Louis Robert McMullen was a Torpedo-man mate 2nd class, onboard the USS Growler it sunk on Nov. 8, 1944. Sixty-nine years to the day he died, McMullen received the service he was entitled.
McMullen's family, members of the VFW and American Legion and the Los Banos mayor held a ceremony at the San Joaquin Valley National Cemetery, as McMullen received a marker on the grounds.
The marker is something given to all U.S. Servicemen who died in combat, when a body wasn't recovered. McMullen's family didn't know he was entitled to one at the time.
The U.S. Submarine Veterans of World War II held a ceremonial folding of the flag and presented it to McMullen's son, Louis McMullen Jr.
McMullen Jr. was a newborn when his father died, and he never had a chance to meet him.
"It makes you feel very proud, very proud of him… to do what he done to serve his country," McMullen Jr. said.
Los Banos Mayor Mike Villalta says many played a part to get McMullen the marker at the cemetery.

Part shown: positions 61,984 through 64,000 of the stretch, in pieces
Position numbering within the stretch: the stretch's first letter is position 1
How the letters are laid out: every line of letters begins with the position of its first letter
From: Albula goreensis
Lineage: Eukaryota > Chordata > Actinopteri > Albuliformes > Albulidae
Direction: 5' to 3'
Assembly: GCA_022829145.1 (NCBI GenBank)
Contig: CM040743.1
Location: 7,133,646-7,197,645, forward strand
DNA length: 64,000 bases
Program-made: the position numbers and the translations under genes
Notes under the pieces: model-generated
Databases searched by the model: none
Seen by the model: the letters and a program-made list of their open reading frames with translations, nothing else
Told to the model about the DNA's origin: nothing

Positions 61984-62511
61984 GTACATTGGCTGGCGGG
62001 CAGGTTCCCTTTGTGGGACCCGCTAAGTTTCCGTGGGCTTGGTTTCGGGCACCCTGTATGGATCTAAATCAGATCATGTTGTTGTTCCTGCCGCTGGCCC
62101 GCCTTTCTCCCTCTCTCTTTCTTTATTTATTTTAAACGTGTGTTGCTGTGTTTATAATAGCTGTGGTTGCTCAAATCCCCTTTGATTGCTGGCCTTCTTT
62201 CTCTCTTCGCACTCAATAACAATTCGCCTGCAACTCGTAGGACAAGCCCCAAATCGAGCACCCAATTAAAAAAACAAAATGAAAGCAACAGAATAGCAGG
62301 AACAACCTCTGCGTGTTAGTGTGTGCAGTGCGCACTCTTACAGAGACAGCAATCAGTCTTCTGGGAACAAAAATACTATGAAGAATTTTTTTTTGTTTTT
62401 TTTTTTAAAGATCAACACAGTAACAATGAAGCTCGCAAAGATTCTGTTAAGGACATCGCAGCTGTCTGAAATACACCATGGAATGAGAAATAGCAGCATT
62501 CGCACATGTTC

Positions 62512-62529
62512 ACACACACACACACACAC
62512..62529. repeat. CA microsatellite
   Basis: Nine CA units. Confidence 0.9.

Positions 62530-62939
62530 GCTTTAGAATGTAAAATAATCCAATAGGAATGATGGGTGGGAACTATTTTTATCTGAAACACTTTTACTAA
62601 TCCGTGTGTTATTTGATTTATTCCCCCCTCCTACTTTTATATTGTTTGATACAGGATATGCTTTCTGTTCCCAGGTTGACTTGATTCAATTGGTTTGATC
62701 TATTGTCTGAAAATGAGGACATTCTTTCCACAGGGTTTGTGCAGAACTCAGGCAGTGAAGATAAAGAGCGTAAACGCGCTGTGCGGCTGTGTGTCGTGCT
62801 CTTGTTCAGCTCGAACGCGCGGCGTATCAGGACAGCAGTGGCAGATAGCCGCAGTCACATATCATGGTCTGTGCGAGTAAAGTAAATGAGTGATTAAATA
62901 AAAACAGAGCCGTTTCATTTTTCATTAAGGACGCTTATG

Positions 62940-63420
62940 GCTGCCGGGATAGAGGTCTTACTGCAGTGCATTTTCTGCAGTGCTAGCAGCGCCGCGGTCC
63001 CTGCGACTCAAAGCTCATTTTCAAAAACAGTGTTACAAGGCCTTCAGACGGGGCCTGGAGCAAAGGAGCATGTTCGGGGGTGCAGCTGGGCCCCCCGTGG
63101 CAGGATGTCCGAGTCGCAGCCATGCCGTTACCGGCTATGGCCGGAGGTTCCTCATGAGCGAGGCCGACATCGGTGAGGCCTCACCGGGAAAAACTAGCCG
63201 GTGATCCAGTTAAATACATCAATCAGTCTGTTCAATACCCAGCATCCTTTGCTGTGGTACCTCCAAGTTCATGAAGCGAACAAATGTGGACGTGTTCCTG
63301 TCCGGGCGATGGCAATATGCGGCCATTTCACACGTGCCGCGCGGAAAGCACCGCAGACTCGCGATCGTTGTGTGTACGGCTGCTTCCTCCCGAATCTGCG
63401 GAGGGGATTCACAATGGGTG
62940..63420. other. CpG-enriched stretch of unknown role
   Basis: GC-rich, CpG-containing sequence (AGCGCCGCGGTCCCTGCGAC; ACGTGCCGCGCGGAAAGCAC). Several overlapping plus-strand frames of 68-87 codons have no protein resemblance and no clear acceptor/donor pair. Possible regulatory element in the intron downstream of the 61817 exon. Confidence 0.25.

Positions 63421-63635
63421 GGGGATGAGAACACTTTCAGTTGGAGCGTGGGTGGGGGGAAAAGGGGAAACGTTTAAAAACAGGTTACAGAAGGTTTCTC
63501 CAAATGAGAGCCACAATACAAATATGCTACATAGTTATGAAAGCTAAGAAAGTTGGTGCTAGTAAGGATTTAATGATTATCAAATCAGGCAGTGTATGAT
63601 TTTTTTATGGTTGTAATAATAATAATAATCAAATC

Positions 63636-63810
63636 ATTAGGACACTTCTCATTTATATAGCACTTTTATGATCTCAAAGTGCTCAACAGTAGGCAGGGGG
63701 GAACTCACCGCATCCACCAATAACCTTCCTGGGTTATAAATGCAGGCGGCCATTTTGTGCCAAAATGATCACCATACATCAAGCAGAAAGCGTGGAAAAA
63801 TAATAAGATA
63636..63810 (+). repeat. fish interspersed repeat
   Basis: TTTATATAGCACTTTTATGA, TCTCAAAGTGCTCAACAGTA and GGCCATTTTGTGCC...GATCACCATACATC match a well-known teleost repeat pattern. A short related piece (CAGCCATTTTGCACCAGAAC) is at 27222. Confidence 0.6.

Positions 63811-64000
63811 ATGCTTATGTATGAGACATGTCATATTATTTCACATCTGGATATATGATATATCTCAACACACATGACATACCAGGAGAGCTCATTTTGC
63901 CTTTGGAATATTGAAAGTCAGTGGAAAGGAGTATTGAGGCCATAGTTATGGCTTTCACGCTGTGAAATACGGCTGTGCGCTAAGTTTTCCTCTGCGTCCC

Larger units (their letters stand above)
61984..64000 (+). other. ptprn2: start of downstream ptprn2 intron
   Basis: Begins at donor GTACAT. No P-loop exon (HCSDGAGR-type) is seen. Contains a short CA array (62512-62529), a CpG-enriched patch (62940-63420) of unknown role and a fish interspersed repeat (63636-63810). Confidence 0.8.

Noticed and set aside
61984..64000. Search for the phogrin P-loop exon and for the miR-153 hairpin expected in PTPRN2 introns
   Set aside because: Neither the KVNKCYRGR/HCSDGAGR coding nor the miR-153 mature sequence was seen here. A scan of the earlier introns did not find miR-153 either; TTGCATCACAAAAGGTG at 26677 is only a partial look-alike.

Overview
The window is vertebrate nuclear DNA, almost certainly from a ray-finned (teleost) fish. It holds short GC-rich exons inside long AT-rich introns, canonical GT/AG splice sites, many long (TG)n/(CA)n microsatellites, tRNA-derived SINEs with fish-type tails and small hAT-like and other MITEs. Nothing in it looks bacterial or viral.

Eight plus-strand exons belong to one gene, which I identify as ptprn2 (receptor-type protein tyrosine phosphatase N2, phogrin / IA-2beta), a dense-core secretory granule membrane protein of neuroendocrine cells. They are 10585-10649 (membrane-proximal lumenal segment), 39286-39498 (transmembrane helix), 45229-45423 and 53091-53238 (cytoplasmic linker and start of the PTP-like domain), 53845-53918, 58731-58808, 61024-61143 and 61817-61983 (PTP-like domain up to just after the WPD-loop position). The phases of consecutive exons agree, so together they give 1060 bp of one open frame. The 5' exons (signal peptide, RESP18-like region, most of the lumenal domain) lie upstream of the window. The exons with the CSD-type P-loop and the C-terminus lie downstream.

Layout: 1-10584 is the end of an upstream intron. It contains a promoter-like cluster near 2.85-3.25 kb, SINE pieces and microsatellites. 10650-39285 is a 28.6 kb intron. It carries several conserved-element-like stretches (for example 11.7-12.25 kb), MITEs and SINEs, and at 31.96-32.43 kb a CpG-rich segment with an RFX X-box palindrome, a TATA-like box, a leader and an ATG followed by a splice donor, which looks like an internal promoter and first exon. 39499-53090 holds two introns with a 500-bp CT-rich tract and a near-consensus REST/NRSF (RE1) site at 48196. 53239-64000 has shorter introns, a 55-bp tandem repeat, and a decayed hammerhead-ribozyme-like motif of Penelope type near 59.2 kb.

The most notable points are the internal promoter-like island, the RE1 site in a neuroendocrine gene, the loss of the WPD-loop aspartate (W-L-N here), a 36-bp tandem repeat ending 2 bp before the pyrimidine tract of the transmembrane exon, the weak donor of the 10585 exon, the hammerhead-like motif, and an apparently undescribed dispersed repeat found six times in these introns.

It started off as a Memorial Day speech, said the Mayor. His speech was to commemorate 15 servicemen from Los Banos who died in battle three years ago. That evolved into a historical research project for a group of students at Los Banos High School. The students helped discover that McMullen never got a marker he was entitled to, from there the community started to enquire.
"Came out to the national cemetery, they helped us research," Villalta said. "They continued to research and they said yes there is no remembrance stone for this man anywhere in the world...and the wheels were set in motion and it lead us to today's activities."
TAPS was played at the ceremony and McMullen received a 3-volley salute. McMullen Jr. said he is glad to see his father home.
"It's a resting place for him...he's basically back home where he started." He said.